Cyclonomics

Since the impact of bike lanes on businesses has emerged as a peripheral issue in the New York City mayoral race, as well as one City Council contest (and counting), a post today from the Bicycle Coalition of Greater Philadelphia seems especially timely.

The coalition points to a June League of American Bicyclists report that heralds cycling as a $133 billion industry, putting some 1.1 million Americans to work and contributing $17.7 billion in federal, state and local taxes annually, in addition to the $46.9 billion cyclists spend on bike tourism:

The report is brief but it does a great job pointing to the economic/health benefits of bicycling while dispelling myths commonly used to oppose bicycle infrastructure investments. For example a study of bike lanes on Bloor St. in Toronto concluded that the addition of bike lanes would be unlikely to harm local business and predicted that commercial activity on the street would likely increase. Three-quarters of merchants surveyed on the street believed that business activity would improve or stay the same if a bike lane replaced half of the on-street parking.

You can find the LAB report, with plenty of U.S. success stories, here. If there is a downside to this bit of positive economic news, it could be that in one of America’s most hospitable cycling towns — Portland, Oregon — would-be pedalers may have a tough time finding an affordable starter ride. Cash for beater bikes, anyone?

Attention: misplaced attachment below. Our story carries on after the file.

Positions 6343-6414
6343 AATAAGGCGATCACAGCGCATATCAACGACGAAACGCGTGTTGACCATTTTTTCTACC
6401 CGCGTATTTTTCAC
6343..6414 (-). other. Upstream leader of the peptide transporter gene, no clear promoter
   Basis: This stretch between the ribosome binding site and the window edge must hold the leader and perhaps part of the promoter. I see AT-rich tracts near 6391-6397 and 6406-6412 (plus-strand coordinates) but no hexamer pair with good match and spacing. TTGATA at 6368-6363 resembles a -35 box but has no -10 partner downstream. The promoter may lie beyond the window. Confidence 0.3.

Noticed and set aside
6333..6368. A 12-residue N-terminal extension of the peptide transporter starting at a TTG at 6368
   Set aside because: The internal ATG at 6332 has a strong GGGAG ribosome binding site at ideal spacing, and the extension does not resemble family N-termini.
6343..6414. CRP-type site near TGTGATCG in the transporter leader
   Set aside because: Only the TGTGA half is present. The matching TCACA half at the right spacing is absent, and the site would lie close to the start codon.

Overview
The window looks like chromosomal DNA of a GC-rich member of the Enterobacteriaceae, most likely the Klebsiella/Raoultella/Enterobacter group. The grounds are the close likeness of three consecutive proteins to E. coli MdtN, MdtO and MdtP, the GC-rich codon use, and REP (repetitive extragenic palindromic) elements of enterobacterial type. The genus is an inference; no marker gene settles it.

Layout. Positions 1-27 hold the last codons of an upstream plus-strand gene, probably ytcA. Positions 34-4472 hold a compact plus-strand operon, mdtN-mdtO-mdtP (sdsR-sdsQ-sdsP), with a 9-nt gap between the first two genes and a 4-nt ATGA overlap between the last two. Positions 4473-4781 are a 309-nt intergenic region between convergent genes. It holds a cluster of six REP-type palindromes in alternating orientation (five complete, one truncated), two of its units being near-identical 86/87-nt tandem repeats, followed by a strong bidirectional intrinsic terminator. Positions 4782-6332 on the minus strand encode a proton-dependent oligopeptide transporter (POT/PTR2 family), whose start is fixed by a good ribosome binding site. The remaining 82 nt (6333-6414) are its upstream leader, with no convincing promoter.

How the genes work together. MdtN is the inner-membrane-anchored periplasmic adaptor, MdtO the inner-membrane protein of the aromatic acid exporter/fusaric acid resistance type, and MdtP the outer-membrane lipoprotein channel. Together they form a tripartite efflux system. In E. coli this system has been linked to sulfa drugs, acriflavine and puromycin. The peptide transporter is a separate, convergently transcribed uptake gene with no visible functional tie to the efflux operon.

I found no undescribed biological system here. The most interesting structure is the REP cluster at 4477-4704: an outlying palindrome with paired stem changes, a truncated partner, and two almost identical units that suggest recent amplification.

In other news, Smart City Memphis laments that city’s refusal to abandon sprawl-inducing land use patterns; Second Avenue Sagas delves into this week’s subway station ceiling collapse; Streetsblog San Francisco offers analysis on the potential positive effect of the transit strike near miss; and Cycling Solution reports on livable streets improvements in Budapest, Hungary.

  • Larry Littlefield

    Money not spent on gasoline and automobiles, generally manufactured outside a local area, will be spent on other goods and services, possibly good and services with a higher local value added. That is the main effect of commuting by bicycle on the local economy.

  • Clutch J

    Regarding “cash-for-bikes,” I’d propose that states begin defining in statute “transportation bicycles” or “utility bicycles,” i.e., bicycles equipped with fenders, carriage capacity, lights, etc.

    That way, we’d have something to point to in order to make bikes eligible for future stimulus, cash-for-clunkers or various air quality incentive programs. We’d be able to point out the types of bikes that would merit public funding, reducing fears of subsidies for $5,000 carbon fiber racing bikes.

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